An S Corporation is also a separate entity that must file its own tax return. However, the S Corporation is often referred to as a “pass through” entity. Rather than paying tax at the corporate level, all income and deductions pass through to the shareholders and the shareholders must pay tax on any S Corp income at their individual rates. Whether the income to an S Corp is paid to the physician-owners as salary or as a distribution will not impact the federal or state income tax rates that will be applied to that income for the physician. There is never any tax to the corporation, therefore there is no “double taxation” in an S Corporation.

Double Taxation—Much Ado About Nothing
Mistakenly, most physicians think of S and C Corporations as having exactly the same benefits. Since the C Corporation has a potential double taxation, most doctors and their advisors elect to form an S Corporation to avoid one more potential problem. First, the double taxation problem can be easily avoided by reducing practice profits to zero, or close to zero, at the end of the year. This is done by the thousands of medical practice C Corporations that exist today. Second, after you review the next sections you will see the increased benefits C Corporations offer medical practices, including the cost (in time, not money) of using and zeroing out a C Corporation far outweighing the benefits of an S Corporation.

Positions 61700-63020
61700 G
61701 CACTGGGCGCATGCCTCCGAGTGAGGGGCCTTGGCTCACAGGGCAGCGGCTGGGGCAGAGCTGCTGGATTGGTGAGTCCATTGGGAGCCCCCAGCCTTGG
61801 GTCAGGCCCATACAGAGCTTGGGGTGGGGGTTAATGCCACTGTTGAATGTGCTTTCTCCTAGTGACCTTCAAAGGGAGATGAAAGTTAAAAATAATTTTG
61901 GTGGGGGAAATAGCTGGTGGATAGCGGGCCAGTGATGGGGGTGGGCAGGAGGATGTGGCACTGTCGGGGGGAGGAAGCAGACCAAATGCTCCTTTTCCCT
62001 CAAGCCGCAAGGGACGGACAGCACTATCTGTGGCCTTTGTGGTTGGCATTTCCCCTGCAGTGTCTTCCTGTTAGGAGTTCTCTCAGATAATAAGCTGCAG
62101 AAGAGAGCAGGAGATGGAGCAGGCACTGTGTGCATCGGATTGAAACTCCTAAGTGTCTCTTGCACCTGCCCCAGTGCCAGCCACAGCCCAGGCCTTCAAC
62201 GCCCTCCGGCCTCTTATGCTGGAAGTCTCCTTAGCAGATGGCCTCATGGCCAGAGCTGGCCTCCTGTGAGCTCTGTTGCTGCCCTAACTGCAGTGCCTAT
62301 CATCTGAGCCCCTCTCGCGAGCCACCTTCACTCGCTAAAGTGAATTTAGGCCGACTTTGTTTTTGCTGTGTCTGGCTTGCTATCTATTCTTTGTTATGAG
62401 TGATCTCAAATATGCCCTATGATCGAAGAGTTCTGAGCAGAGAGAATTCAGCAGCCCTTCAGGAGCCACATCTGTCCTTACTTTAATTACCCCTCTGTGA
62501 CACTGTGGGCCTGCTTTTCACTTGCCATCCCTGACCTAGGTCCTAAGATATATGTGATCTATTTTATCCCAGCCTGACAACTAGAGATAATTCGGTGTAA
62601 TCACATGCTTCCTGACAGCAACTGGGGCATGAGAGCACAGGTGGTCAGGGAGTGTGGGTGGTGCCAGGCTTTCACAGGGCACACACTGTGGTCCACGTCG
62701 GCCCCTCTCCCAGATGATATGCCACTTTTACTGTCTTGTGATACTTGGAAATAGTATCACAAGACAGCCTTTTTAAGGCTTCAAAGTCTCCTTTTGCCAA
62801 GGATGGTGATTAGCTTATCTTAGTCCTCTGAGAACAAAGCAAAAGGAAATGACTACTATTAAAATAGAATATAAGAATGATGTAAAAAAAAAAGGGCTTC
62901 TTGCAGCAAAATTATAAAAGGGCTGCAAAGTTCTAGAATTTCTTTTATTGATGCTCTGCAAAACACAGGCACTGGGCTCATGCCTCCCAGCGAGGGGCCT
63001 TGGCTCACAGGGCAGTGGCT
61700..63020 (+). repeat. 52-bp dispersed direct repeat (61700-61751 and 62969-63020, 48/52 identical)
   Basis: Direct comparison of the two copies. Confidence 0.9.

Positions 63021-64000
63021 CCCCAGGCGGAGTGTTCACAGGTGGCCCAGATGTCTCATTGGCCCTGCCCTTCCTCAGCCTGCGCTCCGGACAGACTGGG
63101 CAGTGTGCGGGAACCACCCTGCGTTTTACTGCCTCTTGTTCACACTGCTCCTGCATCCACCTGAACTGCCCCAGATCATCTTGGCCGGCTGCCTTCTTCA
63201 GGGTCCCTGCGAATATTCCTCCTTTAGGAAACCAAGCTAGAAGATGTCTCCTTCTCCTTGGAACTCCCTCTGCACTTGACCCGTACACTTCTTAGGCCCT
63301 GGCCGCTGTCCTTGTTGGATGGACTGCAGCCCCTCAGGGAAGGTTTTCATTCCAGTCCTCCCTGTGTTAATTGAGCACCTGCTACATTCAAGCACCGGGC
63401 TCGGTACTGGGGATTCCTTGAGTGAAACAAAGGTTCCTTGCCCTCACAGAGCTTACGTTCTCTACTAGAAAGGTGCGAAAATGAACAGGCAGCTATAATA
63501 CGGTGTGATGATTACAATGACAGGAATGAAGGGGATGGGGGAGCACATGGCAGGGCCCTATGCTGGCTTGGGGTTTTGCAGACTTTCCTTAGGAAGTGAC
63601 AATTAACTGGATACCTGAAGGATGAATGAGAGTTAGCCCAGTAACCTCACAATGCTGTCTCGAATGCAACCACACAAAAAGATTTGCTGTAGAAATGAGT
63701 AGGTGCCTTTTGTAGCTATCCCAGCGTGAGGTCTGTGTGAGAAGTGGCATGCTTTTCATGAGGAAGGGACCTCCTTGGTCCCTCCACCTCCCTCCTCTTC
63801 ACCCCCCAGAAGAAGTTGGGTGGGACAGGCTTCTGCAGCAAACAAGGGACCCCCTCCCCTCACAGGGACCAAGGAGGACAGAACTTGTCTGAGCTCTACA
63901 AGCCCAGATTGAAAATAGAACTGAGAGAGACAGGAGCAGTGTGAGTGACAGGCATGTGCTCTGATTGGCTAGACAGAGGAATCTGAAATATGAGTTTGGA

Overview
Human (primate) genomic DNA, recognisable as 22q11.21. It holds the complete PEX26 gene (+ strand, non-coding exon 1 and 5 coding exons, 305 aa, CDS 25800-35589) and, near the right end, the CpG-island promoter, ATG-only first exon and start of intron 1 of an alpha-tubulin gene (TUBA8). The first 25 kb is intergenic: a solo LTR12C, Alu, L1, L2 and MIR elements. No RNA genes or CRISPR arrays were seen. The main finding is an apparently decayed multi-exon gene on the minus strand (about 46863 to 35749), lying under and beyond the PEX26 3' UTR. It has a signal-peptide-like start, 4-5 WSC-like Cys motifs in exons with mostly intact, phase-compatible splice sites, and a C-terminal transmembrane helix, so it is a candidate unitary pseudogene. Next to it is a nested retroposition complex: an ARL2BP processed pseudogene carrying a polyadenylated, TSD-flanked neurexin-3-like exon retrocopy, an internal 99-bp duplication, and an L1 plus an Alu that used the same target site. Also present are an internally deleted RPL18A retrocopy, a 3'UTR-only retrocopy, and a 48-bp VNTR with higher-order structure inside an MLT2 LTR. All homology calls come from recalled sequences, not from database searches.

Additional Deductible Benefits of a C Corporation
Contrary to much “conventional wisdom,” a C Corporation can be the right choice for many small entities because of the deductions it allows. The corporate deduction for fringe benefits paid to employees is generally limited for shareholders owning more than 2% of an S Corporation. However, a C Corporation enjoys a full deduction for the cost of employees’ (including owner employees) health insurance, group term life insurance of up to $50,000 per employee, and even long term care premiums without regard to age-based limitations. The C Corporation can also deduct the costs of a medical reimbursement plan. If one has a small corporation and a lot of medical expenses that aren’t covered by insurance, the corporation can establish a plan that results in all of those expenses being tax deductible. Fringe benefits such as employer provided vehicles and public transportation passes are also deductible.